Sports Broadcasting and the Future of Video Online

Erik Linask : Sports Technology
Erik Linask

Sports Broadcasting and the Future of Video Online

monetize media.pngAs the founder and CTO of Zeugma Systems, Siegfried Luft, points out in an interesting article this week, the growth of unmanaged, data-heavy video on the Internet presents a major problem broadband service providers.
It's a trend that the head of the world's largest maker of computer networking gear - Cisco Systems Inc. CEO John Chambers - has been predicting for months, and one that's expected to push network capacity to the limits, even with advanced video compression technology.
Professional sports is emerging as one of major players in the online video space.
Consider that within the last week, reports emerged that the New York Yankees would become baseball's first team to have its games streamed live over the Internet within its home market (through Cablevision), and that an iPhone 3G application (which runs through WiFi) that's widely viewed as baseball's best now is adding live game streaming features.
Analysts say that video traffic over the Internet will grow at a rate of 28 percent annually, while some broadband service providers have suggested an even higher growth rate of 40 percent. Cisco recently suggested that video would represent 90 percent of all Internet traffic by 2013.
That may be challenging news for BSPs, but it's also good news for much of the IT and telecom industries, including an Anaheim, Calif.-based online video technology company that's developed a live streaming video platform.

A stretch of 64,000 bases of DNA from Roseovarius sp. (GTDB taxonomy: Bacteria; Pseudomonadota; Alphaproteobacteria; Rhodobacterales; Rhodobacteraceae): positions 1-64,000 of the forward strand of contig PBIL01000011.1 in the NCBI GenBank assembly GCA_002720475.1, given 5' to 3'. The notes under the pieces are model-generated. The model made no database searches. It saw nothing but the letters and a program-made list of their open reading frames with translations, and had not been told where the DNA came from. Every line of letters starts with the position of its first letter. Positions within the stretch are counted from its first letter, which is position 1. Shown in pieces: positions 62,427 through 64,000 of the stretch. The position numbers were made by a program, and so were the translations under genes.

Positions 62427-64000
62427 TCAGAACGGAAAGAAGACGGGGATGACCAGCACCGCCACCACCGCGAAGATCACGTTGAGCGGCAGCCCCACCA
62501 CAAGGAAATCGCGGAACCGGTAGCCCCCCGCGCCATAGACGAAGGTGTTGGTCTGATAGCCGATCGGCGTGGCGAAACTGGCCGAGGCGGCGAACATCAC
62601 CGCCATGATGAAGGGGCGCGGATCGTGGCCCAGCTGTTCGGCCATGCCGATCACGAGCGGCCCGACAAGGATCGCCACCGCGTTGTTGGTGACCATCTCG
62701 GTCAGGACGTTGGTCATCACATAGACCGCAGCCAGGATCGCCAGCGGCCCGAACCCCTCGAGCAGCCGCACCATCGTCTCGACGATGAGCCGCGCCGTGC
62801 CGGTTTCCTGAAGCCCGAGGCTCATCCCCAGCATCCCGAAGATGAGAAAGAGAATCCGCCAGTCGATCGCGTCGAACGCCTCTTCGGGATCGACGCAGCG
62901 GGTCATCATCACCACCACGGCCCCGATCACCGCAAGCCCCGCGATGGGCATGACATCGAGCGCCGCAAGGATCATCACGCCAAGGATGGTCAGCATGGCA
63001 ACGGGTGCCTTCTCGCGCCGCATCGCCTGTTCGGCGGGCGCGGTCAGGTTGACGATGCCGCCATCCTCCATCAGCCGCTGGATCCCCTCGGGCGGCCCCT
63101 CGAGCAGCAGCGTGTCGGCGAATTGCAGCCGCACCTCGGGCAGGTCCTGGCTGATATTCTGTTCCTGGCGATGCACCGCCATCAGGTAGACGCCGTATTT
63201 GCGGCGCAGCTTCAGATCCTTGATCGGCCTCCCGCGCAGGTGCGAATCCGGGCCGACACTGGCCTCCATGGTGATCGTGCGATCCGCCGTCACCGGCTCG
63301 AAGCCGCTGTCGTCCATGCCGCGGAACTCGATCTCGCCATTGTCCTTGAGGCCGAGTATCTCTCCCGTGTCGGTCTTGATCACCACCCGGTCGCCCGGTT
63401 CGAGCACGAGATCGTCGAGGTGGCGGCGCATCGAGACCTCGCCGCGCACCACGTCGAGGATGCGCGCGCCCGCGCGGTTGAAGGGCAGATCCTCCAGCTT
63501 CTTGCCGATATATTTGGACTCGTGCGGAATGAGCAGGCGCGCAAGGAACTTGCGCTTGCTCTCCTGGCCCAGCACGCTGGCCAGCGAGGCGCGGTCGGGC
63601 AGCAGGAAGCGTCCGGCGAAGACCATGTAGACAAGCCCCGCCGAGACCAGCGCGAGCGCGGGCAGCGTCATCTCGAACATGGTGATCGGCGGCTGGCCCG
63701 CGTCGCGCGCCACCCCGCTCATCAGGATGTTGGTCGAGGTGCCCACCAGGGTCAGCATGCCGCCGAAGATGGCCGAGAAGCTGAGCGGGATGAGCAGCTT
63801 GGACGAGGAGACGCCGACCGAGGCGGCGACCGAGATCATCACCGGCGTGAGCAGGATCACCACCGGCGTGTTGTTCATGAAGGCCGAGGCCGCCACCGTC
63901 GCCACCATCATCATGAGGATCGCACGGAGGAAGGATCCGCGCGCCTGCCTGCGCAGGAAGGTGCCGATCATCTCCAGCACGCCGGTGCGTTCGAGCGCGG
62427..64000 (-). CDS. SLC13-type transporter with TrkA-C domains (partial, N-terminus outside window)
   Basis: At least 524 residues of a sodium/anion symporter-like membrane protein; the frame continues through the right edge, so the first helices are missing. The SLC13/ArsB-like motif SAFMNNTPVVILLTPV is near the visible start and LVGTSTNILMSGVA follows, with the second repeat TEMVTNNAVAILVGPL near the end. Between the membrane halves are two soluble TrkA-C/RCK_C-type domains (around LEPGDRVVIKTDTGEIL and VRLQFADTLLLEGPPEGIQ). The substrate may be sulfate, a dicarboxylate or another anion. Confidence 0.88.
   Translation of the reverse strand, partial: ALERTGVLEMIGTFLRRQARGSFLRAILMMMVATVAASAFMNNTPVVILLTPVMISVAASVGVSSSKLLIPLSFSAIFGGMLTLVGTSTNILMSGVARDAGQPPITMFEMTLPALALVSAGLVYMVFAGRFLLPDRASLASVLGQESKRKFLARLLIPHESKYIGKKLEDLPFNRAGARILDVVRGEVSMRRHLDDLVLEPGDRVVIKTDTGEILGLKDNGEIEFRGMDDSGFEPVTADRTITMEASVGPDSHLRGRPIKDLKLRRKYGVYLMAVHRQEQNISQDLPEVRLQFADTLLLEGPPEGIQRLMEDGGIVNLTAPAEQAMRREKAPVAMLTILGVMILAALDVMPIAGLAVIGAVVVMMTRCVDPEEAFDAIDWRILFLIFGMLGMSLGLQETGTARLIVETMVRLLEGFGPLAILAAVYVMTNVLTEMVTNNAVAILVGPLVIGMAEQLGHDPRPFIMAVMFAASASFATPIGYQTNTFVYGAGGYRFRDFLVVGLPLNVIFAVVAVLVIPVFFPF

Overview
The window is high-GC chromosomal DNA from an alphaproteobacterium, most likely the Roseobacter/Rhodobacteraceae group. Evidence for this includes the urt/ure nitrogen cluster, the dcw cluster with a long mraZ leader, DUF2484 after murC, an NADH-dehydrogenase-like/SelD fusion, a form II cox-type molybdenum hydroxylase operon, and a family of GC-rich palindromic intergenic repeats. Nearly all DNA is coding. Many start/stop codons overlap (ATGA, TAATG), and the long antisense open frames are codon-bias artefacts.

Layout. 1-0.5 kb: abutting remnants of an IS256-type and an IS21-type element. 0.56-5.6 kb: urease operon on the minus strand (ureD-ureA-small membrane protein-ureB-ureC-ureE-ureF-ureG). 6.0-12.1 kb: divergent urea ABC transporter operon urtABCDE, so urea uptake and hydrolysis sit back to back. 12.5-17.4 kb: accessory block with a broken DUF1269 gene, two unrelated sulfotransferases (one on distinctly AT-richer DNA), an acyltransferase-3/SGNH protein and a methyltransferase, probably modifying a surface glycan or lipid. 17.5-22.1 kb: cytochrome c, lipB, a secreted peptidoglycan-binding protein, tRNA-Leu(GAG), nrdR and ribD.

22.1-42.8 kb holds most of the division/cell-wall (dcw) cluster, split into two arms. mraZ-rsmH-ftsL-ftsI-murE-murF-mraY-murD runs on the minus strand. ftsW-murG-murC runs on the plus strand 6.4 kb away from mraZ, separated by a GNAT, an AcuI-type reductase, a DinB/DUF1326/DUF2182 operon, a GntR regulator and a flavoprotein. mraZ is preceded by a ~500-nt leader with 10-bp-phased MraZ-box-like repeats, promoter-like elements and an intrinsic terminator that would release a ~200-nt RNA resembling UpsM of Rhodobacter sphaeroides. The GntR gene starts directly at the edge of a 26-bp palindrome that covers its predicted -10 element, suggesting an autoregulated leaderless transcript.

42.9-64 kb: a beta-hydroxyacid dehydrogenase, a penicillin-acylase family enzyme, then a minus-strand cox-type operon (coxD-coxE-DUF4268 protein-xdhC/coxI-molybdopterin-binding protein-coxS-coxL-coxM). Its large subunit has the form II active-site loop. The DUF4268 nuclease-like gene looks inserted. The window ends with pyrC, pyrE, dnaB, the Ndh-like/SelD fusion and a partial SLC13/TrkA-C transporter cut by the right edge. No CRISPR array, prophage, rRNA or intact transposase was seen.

This week, the director of sales and marketing at Monetize Media Inc., Brent Grablachoff - a guy who, like me, hails from what we call the "tri-state area" (New York, New Jersey, Connecticut) but now lives at works in sunny SoCal - contacted me about his company's offering, and it's both interesting and impressive.
It strikes me that there are two major things that this platform is designed to do: Help enterprising people create professional videos that can be uploaded quickly, and help them make money off of that work, whether it's through viewing, ad revenue or subscriptions or another form of membership.
The company's streaming solutions let users stream multiple live camera feeds while mixing in other media such as movies, images and sounds, minimizing annoying things (from a user's perspective) such as buffering delays.
And here's a peek into the future of this technology: The platform allows users to stream remotely using a mobile phone.
I had a chance to put some questions to Grablachoff (printed in full below), and discovered two things that jumped out at me. One is that he, like Chambers, wholeheartedly believes in the evolution of the Internet to a video-based space, and two is that the news about the Yankees' live streaming spurred an uptick in interest for his company's product.
Our exchange follows.
Michael Dinan: A lot of us read every day about how media outlets, such as newspapers, are struggling to find ways to make money off of content that's posted to the Web. Your product appears to be cloud-based. Exactly how does your product "monetize" video footage?
Brent Grablachoff: Yes, correct, we are utilizing cloud-computing and Tier 1 CDN partners. Many content owners are finding it difficult to monetize their Web sites, let alone their online video content. One of the easiest ways we help clients monetize their video content is through "paid premium online content" revenue streams. What I mean by that is, sports organizations can charge for access to their Friday night game of the week, tournaments, or playoff games.